There are four keys to getting this right. First, focus intently on identifying specific opportunities to improve learning. Second, develop concrete strategies for how we can take advantage of these opportunities. Third, ask how technology makes it possible to put these solutions to work. And fourth, figure out what obstacles are in the way, and how to remove or sidestep them.

What’s the right approach look like? It starts with that tight focus on problem-solving. For instance, many schools have trouble giving struggling students or English language learners as much individualized attention as they need when it comes to writing and reading skills. One promising solution is to give students a serious chunk of additional, personalized coaching and practice each day. The thing is, most schools don’t have enough staff to make that feasible.

If we forget about fancy tech terms and just look though a problem-solving lens, the benefits of putting technology to work can come into sharper focus. Computer-assisted tutoring can make it possible to give students more of the support they need. Kurt VanLehn, professor of computer science and engineering at Arizona State University, has reviewed more than 80 studies of “intelligent,” computer-based tutoring systems and found that the best of these systems can nearly match the performance of human tutors when it comes to helping students. This is not magic. These systems provide targeted feedback and repeated practice, adjust the pace to the individual student, use a variety of illustrations and explanations, and employ both audio and visual information. They are not as good as the very best human tutors—but they can approximate what most tutors actually do. If these tutoring systems are not any better than people, why bother with them? Because of the problem we’re trying to solve. These systems are always available, don’t get tired or sick, never have a bad day and can accurately assess how things are going.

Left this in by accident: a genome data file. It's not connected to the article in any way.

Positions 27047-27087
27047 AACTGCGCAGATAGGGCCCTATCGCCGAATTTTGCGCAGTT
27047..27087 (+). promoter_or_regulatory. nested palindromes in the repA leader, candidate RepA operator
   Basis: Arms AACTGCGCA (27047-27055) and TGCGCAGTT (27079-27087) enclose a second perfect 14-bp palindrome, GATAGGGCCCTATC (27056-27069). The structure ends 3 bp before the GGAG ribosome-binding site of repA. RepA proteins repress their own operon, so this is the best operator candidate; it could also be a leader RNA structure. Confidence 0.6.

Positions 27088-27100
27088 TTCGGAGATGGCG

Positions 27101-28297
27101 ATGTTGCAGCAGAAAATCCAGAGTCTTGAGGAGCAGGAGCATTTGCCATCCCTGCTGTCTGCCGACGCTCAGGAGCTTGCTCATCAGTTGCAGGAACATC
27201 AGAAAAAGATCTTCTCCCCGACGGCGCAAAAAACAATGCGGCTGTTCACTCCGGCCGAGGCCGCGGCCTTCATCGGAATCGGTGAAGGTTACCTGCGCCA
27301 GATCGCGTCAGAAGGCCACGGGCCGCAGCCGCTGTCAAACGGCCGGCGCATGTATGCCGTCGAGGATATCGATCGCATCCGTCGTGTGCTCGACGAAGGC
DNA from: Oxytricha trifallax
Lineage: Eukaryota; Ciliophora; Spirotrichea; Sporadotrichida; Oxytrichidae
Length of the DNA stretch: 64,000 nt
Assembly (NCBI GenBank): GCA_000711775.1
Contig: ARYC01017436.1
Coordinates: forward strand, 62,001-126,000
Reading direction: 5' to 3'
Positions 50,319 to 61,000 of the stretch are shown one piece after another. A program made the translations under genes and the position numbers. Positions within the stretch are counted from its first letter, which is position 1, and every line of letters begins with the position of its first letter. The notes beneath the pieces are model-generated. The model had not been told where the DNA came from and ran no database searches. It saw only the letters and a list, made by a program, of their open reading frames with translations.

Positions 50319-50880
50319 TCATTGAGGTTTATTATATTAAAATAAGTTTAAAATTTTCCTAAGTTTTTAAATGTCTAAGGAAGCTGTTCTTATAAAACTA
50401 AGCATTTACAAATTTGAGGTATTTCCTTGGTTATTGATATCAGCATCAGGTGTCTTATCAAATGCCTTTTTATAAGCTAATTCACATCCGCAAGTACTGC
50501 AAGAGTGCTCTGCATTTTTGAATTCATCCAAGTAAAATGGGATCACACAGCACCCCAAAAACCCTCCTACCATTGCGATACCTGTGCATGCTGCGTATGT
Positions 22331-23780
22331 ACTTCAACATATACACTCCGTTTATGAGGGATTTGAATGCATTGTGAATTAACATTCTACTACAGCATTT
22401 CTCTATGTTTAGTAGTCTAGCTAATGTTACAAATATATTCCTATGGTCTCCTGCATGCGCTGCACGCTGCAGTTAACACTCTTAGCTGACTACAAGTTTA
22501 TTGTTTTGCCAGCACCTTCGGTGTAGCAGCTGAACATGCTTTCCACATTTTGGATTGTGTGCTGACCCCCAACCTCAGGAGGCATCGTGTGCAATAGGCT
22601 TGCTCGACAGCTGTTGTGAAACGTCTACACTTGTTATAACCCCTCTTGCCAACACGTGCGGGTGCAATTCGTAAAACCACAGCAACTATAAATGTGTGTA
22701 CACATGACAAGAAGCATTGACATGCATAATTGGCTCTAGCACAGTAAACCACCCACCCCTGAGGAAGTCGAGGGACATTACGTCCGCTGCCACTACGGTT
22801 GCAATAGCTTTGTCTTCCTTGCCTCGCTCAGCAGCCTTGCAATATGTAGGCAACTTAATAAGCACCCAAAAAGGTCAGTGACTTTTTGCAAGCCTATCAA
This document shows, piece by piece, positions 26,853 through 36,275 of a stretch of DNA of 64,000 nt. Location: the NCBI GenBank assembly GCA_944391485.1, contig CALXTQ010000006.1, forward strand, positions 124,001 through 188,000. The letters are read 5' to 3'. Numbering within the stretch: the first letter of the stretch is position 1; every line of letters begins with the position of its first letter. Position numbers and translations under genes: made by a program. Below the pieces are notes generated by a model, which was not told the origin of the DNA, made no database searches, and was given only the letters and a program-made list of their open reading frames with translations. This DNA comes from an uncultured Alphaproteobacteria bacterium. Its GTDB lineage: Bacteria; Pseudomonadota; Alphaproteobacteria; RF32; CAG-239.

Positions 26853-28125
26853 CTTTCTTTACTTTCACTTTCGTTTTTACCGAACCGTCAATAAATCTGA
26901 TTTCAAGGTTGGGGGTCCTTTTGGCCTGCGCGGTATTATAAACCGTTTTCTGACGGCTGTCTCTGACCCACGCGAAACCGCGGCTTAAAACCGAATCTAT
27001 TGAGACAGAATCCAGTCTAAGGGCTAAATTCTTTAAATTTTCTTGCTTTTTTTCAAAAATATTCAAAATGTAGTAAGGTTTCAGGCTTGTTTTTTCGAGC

Sharing lesson plans
Another common problem is new teachers having to spend lots of time trying to cobble together lessons plans and assemble materials for each class. This can make it tougher to spend time working with individual students, developing coherent lessons, or just figuring out how to teach better. One promising solution: making it easier for teachers to readily access a library of high-quality, comprehensive lessons. Technology creates vast opportunities for online providers to collect, curate and make available outstanding lessons, along with all the requisite materials, videos, illustrations and user guidance. New providers like BetterLesson and LearnZillion are doing just this, offering teachers a freely available resource that’s a huge step up from having to beg for boxes of old materials from the veteran down the hall.